Spam is hitting the big time and will make up half of all corporate e-mail in 2003, the Aberdeen Group predicts. As with all industries, there’s a division of labor. Each of those annoying, unread lines in your inbox is really the last step in a sophisticated supply chain?or rather the next-to-last step.
“Somebody must be buying the stuff, or none of this would be profitable,” says Maurene Caplan Grey, a research director for Gartner Research. Grey breaks down the spam supply chain this way:
Software providers The people who create software that makes it extremely easy to send blanket e-mails?to johna, johnb, firstname.lastname@example.org?that look for valid e-mail addresses.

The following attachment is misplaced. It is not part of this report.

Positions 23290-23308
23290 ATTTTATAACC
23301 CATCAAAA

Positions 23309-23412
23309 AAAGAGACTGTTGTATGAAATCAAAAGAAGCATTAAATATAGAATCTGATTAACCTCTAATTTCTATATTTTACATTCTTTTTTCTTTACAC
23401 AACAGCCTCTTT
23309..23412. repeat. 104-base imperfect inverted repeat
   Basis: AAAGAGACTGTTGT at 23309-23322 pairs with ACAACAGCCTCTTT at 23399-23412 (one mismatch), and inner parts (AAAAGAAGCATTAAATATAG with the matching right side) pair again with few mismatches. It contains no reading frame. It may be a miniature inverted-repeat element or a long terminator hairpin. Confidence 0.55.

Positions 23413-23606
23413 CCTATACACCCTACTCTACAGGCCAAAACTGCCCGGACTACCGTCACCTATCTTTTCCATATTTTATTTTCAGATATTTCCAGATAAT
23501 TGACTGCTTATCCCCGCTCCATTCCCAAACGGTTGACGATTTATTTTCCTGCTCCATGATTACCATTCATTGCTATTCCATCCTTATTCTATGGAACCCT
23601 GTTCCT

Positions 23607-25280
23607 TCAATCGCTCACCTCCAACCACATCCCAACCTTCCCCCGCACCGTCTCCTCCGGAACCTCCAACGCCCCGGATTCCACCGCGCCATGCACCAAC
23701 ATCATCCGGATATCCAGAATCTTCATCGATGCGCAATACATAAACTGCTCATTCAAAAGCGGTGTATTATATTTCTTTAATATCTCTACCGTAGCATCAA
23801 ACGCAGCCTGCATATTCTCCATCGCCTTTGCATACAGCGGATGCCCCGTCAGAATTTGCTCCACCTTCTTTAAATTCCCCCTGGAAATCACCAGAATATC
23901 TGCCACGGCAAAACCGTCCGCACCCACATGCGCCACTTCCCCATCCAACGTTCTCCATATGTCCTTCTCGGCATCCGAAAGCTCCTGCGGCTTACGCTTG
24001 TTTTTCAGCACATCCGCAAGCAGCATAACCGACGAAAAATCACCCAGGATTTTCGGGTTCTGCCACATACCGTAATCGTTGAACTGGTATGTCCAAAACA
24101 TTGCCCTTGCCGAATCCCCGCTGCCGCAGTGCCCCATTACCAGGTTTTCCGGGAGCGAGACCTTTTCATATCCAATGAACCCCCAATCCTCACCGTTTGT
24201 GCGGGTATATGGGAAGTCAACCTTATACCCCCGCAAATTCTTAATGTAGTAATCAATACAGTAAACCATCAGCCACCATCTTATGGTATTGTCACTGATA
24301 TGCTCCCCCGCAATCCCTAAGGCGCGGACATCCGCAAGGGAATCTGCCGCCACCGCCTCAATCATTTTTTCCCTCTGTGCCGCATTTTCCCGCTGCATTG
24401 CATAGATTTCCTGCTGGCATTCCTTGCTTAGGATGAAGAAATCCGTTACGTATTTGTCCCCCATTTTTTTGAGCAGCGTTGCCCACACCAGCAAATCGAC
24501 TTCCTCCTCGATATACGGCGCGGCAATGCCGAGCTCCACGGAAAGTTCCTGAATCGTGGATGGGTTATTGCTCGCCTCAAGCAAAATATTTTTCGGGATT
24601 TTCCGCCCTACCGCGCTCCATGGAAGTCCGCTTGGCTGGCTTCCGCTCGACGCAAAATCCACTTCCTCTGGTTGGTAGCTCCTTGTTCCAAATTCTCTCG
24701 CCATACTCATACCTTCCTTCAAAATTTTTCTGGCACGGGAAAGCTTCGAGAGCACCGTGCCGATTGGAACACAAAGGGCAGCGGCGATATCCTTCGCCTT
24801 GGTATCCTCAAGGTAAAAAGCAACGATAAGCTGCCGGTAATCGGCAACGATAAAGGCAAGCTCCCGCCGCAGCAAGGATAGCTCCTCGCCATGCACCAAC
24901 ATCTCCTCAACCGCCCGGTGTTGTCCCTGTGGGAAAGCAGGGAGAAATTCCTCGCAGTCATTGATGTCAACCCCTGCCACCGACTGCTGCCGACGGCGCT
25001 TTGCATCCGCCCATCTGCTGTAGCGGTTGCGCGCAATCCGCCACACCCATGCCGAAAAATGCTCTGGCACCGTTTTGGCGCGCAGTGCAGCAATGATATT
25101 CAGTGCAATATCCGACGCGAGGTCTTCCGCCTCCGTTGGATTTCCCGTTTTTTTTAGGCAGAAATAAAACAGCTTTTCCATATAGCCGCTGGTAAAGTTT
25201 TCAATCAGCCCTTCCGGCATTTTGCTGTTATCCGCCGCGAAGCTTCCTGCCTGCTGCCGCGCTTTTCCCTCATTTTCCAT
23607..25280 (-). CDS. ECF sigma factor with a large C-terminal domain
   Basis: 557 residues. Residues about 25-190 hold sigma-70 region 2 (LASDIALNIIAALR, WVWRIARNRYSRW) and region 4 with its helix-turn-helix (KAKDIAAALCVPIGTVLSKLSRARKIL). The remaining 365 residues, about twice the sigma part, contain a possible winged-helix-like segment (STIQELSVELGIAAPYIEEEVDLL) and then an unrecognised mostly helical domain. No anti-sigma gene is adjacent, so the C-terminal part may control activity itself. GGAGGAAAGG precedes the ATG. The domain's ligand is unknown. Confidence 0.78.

E-mail harvesters: The people who spend all day using this software to hunt for valid e-mail addresses, which they compile into lists and sell. Pay dirt? An autoreply set up by someone going on vacation.
Spammers: The people who actually send out the mailings?again, using specialized software?that promise fame, fortune and enhancements for body parts that recipients might or might not have.
Sellers: The companies looking to hawk their goods or services to anyone@anywhere.
Profit-seekers are also on the other side, of course. Just ask Network Associates, which in January bought Deersoft, a San Mateo, Calif.-based provider of antispam technology, for an undisclosed amount. Art Matin, president of Network Associates’ McAfee unit, says the acquisition is just “the first in a series of investments” in antispam and content-filtering technology.